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A misguided zeal? 

A dilemma with his hairdresser leads Colin Sedgwick to wonder whether we have lost our evangelistic nerve


HairdresserI seem to draw friends with somewhat eccentric methods of evangelism.

Last year I wrote about a lady who was very keen on “bus evangelism”. Which means, as the name implies, turning the top deck of a bus into a mobile pulpit and preaching the gospel to the unsuspecting passengers. Apparently it goes down pretty well in her native Nigeria. But it was, I have to say, rather different when I experienced it in the Ealing Road in Wembley.

And now, just the other week, another friend pressed into my hand a small metal disc. It was rather like a silver medal, and he suggested I give it to the young man who sometimes cuts my hair.

This young man is - no, correction, was - a Muslim, and over the months we have had some interesting chats about faith and about Jesus. I had asked people to pray for him, and my friend felt that “if appropriate” the little disc might  be a useful tool.

So what was special about it? Well, on one side it bore the legend “Where will you spend eternity?” and on the other the words of John 3:16 (KJV). My friend reasoned, no doubt quite rightly, that whereas a tract or leaflet would quickly get thrown away or lost, something more durable might make an impact over months or even years.

I knew immediately that, in spite of my friend’s transparent sincerity, this was something I couldn’t do (and not only because of the KJV). It struck, somehow, an alien note. Too aggressive, perhaps? Too in-yer-face? Too redolent of the old hell-fire-and-brimstone evangelism you see in black-and-white newsreels?

But it niggled away at my mind over the next few days.

Why did I so instinctively recoil from this approach? Though the question on the disc strikes a jarring note, the fact is that as Christians we do believe (do we not?) that human existence doesn’t end at death; and the New Testament sounds some pretty solemn warnings about what lies beyond.

Not least Jesus himself. Who else spoke of the person who “gains the whole world and loses their own soul”? Who else warned of divine judgment and of “weeping and gnashing of teeth”? Who else conjured up the frightening image of “the eternal fire prepared for the devil and his angels”?

However literally or otherwise we choose to interpret such images, it’s hard to avoid the conclusion that ultimate “lostness” is a real possibility for human beings. So “where we spend eternity” does need to be thought about.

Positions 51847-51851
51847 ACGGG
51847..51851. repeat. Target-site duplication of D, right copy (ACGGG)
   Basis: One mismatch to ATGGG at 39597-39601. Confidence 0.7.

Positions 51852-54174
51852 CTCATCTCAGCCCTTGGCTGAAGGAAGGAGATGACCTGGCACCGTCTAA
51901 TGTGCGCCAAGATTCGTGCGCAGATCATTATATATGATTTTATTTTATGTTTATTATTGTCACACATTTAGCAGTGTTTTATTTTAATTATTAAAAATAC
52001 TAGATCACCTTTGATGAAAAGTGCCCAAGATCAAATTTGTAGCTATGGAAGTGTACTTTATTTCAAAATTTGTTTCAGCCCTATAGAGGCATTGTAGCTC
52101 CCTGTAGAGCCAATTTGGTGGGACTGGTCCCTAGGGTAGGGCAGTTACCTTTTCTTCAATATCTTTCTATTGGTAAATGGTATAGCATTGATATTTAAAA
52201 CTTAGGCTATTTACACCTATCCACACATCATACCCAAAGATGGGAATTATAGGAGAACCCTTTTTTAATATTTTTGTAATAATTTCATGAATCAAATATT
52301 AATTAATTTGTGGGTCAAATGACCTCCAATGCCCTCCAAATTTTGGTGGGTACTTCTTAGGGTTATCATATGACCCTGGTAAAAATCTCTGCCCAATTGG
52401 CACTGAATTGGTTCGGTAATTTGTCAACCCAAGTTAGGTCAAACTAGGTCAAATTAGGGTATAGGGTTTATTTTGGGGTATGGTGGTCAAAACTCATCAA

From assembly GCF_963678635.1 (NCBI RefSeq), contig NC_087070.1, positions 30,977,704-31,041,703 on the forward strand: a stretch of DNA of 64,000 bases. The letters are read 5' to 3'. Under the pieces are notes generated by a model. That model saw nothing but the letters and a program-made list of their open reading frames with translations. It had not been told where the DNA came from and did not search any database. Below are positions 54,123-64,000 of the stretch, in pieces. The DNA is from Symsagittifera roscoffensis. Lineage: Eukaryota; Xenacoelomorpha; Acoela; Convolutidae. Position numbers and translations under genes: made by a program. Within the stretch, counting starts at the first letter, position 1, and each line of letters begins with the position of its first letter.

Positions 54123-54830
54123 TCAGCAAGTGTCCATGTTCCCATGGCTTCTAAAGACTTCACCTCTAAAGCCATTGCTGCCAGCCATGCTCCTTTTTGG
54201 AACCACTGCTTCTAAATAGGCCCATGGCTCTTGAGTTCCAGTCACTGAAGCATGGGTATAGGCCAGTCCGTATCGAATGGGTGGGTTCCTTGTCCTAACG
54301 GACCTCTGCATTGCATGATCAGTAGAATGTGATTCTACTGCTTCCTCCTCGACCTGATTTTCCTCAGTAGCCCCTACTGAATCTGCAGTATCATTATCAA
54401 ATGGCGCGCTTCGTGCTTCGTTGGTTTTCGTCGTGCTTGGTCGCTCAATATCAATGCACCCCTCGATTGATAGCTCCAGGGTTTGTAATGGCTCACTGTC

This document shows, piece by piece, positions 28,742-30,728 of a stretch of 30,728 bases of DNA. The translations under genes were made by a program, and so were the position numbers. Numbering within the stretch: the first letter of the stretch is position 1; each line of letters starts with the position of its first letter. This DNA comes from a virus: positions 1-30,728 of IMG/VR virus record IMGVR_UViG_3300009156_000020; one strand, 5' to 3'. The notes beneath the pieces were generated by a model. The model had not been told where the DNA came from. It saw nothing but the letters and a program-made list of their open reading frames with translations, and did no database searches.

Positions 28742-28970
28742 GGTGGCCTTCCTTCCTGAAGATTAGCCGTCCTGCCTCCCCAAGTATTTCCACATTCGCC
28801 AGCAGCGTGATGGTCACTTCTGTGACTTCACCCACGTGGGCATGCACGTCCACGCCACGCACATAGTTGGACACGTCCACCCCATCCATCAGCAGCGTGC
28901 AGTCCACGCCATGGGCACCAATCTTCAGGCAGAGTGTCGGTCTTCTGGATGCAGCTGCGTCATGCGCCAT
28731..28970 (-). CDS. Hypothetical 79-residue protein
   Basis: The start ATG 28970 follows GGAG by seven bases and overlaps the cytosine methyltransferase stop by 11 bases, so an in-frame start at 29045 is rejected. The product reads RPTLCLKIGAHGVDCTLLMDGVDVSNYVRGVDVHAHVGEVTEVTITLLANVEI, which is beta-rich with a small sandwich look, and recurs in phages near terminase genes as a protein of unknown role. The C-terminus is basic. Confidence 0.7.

I became aware as I reflected on this how far we have moved from the mainstream evangelical thinking of 40 or 50 years ago.

We have made “salvation” a much more this-worldly thing. We seem to have become more comfortable talking about the conservation of the planet, or the relieving of poverty, or the correcting of inequalities and abuses, than we are about the eternal salvation of the individual soul. We pour far more resources and energy into organising food banks - something any well-meaning group of people can do, Christian or otherwise - than into concerted evangelistic initiatives.

I’m not saying - God forbid - that these activities are not good. But it’s hard not to wonder if many of us have lost our evangelistic nerve. In the middle of the last century, the “social gospel” was pretty much a dirty word among evangelicals. But has it in fact quietly conquered? Deep down, have we become closet universalists, believing that in the end all will be saved?

All right, my friend’s little disc might well represent something we instinctively distance ourselves from. But does it in fact capture an aspect of Christ’s truth which we have allowed to fade from our thinking, and one which we need to recapture?

Back to my hairdresser. I said that he was no longer a Muslim - he said so quite vehemently when I asked him. But neither, he went on, is he yet a Christian. Still, he has clearly changed significantly.

I don’t know what has brought about this change (the sort of hair-cut I need doesn’t take long, so time for conversation is limited). Certainly, he has been reading a Kurdish New Testament and said he is enjoying it. I know too he has been sickened by the horrors perpetrated in the name of Islam.

Perhaps he is simply becoming slowly westernised after several years in this country. Perhaps his Muslim faith was never very deep anyway.

But I dare to hope that he is on his way to faith in Jesus. On August 11 he is heading back with his wife and young child to start a new life in his native Iraq. Whatever your take on “eternity”, will you pause, please, to say a prayer for him?
 

 
Colin Sedgwick is a Baptist minister, with many years’ experience in the ministry.

He is also a freelance journalist, and has written for The Independent, The Guardian, The Times, and various Christian publications. He blogs at www.sedgonline.wordpress.com
 


Picture: Stuart Miles/freedigitalphotos.net




 

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